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Eastside Girl Scout Troop Reunites 20 Years Later at Camp


Eastside Girl Scout Troop Reunites 20 Years Later at Camp

SEATTLE TIMES | You can imagine them back then, tromping around Camp River Ranch in jeans and vests covered with badges. A little gawky, a little loud, but up for anything because they were together. They were one. They were Girl Scout Troop 1718 of the Eastside.

Twenty years later, they are accomplished, educated women with well-punched passports and 30-year mortgages. Two are librarians. One is a lawyer. Another a public-relations account director and another a government analyst. Three stayed local, while three moved away to Portland, Phoenix and Washington, D.C.

They were back at River Ranch for Glamp, a fundraising weekend sponsored by the Girl Scouts of Western Washington that invited anyone who had been a Girl Scout—or wished she had been—to spend the weekend in Carnation, doing what Scouts do, with the addition of massages and a fancy dinner with wine. Lots of wine.

Kari Fugitt, 37, who lives in Washington, D.C., had read about Glamp online and reached out to everyone through Facebook. The group hadn’t been all together since high-school graduation.

“I feel like sending Mark Zuckerberg a thank-you note,” said Erin Ostrander, 36, a children’s librarian for the King County Library System who lives in Seattle. “I thought it was ingenious,”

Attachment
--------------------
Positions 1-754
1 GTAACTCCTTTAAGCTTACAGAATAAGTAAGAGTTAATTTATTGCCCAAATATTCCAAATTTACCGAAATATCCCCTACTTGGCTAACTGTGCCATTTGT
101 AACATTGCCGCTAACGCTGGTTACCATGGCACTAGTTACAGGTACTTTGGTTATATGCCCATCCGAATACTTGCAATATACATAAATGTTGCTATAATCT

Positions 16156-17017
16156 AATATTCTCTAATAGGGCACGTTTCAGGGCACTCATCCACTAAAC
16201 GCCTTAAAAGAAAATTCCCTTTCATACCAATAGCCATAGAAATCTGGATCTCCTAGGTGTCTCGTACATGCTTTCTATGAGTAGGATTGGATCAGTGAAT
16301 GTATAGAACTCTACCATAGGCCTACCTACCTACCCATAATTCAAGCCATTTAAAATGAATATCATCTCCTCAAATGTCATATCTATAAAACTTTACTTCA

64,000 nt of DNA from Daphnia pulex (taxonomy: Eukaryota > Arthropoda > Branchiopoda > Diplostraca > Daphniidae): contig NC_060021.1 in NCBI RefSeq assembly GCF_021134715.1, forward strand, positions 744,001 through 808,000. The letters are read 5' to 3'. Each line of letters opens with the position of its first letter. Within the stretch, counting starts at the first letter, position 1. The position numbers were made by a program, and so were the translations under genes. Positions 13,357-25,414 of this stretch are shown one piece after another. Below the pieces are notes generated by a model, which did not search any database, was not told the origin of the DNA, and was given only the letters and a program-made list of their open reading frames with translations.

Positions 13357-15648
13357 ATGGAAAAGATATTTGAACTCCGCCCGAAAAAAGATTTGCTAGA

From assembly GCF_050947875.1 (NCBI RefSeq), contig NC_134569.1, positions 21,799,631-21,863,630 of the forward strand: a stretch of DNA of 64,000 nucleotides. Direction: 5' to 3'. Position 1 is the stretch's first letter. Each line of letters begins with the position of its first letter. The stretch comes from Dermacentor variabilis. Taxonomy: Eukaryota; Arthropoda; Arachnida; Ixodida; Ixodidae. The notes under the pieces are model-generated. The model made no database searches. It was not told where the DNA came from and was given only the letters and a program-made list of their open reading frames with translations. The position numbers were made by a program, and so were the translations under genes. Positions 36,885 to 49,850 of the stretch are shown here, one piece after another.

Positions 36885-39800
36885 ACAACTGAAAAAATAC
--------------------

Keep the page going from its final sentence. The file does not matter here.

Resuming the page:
Chrissy Vaughn, 36, said of using Glamp to reunite with her troopmates, who included Tami Wilkerson, 36, of Portland, and Sarah Monson, 37, who just moved to Kirkland. On Glamp weekend, the once-gawky grade-schoolers were now the cool girls who could roam blindfolded. They knew every shortcut. The quiet places. How to get in and out of a canoe and the best site for setting up a tent.

At the opening ceremony, when Glampers gathered in a circle and were being led through a song, Alina Morris, 36, and now a lawyer living in Seattle, started singing almost uncontrollably.

“The lyrics were just spilling out,” she said. “I thought, ‘How did I remember this?’” Vaughn, the public-relations account director, took in the sight of her former troopmates standing together again and teared up. “I had chills,” she said. “There are certain people in your life that you don’t see in 15 years, and it just feels like yesterday” … Read the full story!